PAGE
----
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The Catcher in the Rye

by J. D. Salinger

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The Catcher in the Rye FAQ Study Bundle

by eNotes

  • Released July 29, 2022
  • Literature subject
  • 24 pages
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What is the main message of The Catcher in the RyeThe main message of The Catcher in the Rye is that no single individual can save the world. Holden wants to protect all the world’s innocents to compensate for his brother Allie’s death, but he starts to understand that he needs to let the people he loves, like Phoebe, take risks.


J. D. Salinger published The Catcher in the Rye, his most popular and acclaimed work, in 1951. In the novel, adolescent narrator Holden Caulfield leaves his prep school, having been expelled, and travels to New York City for an unsupervised weekend. Over the course of the narrative, Holden gradually reveals his feelings about his classmates, his family, and a tragedy that has left him suffering.


Holden Caulfield is perhaps the novel’s most indelible creation. His narrative voice is inflected with a distinctive vernacular, a cynicism towards the adult world, and a thread of melancholy and youthful sensitivity. The novel offers a portrait of a teenage boy at the threshold between childhood and adulthood. Indeed, much of the novel’s tension arises from Holden’s consciousness of the pain of that transition as he undergoes it. Salinger’s insightful look at adolescent alienation and rebellion has made The Catcher in the Rye one of the most widely read books of the twentieth century.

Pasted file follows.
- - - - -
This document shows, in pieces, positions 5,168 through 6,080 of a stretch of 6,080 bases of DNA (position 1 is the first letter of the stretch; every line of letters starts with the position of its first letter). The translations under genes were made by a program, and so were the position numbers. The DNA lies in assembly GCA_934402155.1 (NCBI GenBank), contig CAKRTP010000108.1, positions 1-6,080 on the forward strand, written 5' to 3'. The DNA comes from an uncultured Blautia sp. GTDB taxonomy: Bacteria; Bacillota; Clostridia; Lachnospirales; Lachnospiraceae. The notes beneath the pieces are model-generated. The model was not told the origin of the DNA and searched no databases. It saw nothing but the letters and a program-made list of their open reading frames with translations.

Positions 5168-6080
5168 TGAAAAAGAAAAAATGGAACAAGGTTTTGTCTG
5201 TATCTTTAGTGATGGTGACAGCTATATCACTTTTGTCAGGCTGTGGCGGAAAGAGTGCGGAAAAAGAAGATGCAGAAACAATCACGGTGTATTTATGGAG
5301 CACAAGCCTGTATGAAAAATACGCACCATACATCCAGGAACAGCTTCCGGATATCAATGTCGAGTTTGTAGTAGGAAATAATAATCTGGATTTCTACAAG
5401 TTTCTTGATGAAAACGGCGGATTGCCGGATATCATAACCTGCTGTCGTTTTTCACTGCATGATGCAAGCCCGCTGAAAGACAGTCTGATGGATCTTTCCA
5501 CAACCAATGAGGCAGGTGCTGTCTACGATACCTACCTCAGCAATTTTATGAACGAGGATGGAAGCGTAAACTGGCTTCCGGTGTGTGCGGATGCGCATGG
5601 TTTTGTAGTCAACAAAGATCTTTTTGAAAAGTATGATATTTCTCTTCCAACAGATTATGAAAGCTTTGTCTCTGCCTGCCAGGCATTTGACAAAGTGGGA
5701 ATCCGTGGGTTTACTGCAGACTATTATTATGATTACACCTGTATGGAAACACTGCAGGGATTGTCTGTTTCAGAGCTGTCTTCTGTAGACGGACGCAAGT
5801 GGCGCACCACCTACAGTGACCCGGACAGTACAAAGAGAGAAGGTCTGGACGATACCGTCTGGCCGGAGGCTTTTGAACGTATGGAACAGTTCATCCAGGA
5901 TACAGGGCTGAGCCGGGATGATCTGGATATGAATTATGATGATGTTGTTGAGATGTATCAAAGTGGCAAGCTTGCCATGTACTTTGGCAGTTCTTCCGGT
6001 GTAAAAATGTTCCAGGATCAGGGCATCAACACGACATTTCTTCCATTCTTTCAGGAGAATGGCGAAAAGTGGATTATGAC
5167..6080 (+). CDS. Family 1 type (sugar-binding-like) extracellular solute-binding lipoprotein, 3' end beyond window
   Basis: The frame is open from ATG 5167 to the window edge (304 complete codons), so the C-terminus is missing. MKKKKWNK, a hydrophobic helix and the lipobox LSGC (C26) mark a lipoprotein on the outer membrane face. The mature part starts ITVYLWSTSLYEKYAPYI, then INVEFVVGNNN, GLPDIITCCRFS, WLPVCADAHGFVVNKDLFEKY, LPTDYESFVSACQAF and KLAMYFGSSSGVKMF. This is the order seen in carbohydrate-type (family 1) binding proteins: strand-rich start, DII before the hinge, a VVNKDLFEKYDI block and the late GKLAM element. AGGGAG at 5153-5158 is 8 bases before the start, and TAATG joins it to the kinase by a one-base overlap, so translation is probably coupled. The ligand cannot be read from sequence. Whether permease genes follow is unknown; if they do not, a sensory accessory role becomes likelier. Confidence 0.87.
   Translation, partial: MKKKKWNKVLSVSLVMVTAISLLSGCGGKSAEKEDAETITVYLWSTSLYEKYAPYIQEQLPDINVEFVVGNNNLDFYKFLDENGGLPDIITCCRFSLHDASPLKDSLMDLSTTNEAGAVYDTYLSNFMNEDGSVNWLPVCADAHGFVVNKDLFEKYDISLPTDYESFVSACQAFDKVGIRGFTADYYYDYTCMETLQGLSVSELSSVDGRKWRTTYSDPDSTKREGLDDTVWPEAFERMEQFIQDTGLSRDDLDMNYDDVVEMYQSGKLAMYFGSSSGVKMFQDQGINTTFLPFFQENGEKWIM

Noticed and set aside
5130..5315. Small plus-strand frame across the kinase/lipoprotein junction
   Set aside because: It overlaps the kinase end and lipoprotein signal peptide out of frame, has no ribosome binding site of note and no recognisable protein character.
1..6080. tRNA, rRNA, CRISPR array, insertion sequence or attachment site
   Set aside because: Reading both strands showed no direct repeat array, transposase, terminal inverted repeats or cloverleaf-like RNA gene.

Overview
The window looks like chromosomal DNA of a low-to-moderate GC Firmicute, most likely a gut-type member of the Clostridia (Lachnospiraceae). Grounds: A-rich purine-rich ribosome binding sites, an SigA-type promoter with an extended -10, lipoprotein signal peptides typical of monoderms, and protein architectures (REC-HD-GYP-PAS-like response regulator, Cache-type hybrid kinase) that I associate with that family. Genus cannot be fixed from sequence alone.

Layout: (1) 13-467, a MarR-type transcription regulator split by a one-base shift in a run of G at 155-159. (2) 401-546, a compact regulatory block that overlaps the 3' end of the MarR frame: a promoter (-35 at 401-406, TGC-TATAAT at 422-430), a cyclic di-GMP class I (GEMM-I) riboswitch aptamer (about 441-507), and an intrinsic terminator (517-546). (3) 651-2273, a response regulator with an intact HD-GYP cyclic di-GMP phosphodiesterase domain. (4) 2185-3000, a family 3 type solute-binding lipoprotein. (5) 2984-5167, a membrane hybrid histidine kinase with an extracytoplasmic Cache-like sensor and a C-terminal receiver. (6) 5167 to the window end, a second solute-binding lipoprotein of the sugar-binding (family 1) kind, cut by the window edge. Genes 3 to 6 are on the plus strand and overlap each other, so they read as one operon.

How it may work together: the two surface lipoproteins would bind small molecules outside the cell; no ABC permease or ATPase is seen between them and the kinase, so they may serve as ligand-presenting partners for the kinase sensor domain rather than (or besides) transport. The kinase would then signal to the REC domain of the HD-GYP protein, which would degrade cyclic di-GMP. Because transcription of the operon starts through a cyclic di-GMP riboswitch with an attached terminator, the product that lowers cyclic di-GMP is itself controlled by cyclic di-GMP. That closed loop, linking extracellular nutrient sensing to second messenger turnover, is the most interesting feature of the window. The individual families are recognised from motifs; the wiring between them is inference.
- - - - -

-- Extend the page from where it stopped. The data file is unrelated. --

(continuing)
This Study Bundle gives you answers to the most frequently asked questions about the novel. Whether you’re studying for a quiz, checking how well you’ve understood the text, or are just curious to see what others have asked about the book, this eNotes study bundle has it covered.